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New resourcing of the ATO could address the $31bn tax gap

With more than $31 billion slipping through the cracks in Australia, an analysis could be in favour of strengthening the ATO to better narrow the gap.

Tax&Compliance Tony Zhang 02 November 2020
— 2 minute read

More than $31 billion in lost tax is slipping through the cracks in Australia, with the latest Australian Taxation Office results revealing nearly a 7 per cent tax gap for all 15 income and transactional-based taxes.

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Small businesses continue to account for the largest gap at $11.1 billion or 11.5 per cent. This population includes sole traders, trusts, partnerships and companies with a turnover of up to $10 million.

Speaking on the Accountants Daily Insider Podcast, Tax & Super Australia tax counsel John Jeffreys said he wasn’t surprised by the results, saying that there was a need to possibly bolster the ATO to address the gap.

“We have all have experienced situations where people either dodge their responsibility or frankly just don’t know them and that is something that needs to be understood,” the tax counsel said.

Mr Jeffreys said the reason the small-business area was seeing such a large tax gap was because of a lack of knowledge that is part of it.

“It has to be said that these people probably think they have a very low risk of being caught if they are doing the wrong thing,” Mr Jeffreys said.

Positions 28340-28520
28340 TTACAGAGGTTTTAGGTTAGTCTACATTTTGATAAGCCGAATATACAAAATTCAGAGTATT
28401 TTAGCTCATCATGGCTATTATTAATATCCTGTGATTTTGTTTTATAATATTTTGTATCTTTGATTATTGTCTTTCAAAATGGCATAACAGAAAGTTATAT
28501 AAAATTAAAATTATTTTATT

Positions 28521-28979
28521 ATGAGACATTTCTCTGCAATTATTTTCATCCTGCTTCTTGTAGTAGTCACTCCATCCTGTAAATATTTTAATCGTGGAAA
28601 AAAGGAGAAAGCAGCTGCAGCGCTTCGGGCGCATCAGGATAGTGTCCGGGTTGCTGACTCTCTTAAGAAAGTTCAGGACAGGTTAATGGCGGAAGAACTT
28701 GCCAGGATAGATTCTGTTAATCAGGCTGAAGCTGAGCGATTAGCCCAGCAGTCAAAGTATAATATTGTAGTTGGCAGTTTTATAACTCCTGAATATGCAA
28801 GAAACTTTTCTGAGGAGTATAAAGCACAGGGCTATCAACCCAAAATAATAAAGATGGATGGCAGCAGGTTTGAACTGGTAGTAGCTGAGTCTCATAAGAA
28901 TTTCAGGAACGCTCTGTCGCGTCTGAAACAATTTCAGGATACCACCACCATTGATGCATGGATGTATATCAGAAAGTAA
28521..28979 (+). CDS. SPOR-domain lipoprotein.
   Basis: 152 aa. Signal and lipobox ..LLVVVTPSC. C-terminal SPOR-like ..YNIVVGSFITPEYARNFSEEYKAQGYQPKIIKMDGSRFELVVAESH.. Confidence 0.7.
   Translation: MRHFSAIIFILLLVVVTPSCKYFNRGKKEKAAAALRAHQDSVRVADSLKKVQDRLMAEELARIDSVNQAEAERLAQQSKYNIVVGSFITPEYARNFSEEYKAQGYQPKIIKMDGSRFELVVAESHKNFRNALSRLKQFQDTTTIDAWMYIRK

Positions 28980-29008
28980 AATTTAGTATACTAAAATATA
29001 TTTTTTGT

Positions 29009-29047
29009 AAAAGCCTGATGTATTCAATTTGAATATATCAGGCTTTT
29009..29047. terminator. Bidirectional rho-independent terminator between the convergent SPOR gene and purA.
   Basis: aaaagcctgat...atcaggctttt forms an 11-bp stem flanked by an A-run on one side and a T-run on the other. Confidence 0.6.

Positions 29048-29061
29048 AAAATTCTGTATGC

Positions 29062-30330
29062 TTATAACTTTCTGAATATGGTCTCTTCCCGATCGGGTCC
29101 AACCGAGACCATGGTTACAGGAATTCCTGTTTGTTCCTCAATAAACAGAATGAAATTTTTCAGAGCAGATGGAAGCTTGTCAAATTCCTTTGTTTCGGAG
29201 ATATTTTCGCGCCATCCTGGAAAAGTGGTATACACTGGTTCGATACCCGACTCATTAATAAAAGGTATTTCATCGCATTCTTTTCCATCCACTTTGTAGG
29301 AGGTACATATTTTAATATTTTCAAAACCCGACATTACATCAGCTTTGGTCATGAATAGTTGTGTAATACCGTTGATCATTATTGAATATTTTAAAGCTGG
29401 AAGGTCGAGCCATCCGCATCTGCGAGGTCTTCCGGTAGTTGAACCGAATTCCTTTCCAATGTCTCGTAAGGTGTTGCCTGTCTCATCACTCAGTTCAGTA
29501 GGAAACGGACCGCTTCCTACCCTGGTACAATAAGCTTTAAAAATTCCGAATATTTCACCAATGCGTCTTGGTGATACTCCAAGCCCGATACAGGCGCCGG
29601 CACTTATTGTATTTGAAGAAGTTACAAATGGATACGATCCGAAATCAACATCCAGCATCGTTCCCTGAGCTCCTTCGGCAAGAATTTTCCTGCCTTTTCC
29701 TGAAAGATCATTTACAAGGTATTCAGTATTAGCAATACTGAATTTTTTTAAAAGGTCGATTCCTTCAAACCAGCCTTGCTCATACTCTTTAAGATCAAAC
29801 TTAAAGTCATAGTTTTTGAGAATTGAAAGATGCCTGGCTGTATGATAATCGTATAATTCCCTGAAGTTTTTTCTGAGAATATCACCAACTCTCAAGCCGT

“Despite the Tax Office’s effort, it is still a small percentage of the population that is ever being questioned.

“Looking at it from a risk versus reward view analysis, people [who] are looking at that might think, well, maybe the risk of being found out isn’t too much.”

However, Mr Jeffreys doesn’t buy into the narrative that a large part of the problem is only due to people doing the wrong thing.

“A part of the tax gap is that the law is so complicated and people don’t understand it and don’t know that there is, in fact, a liability for something when they make a gain,” he said.

“People do want to comply with the law, but they don’t understand it, there is this gap of information that produces the gap.

“I get concerned when these announcements come out because there is this implication that there are all these bad people out there who don’t want to pay tax. I don’t think that’s a fair assessment of what is going on.

“Yes, there are those people, but there are also a whole bunch of people who pay the wrong amount of tax simply because they don’t know what the law is.”

Mr Jeffreys believes the problem is “fairly and squarely in the hands of the Tax Office to solve”, with additional resources potentially required.

“I would ask myself if we resource the Tax Office by X dollars, how much of that $31 billion do we get in?” he said.

“Let’s say we give the Tax Office another $1 billion to audit people, then how much of that other $30 billion would you get? It seems to me that there is an analysis that needs to be done.

“The reasons we have non-compliance is because people don’t think they are going to get caught.

“It seems to me the only way to deal with this is to resource the Tax Office with enough people to be able to give those people who are recalcitrant the impression or the knowledge that they are going to get caught, and it seems to me that this is an analysis that should be undertaken by the government.”

New resourcing of the ATO could address the $31bn tax gap
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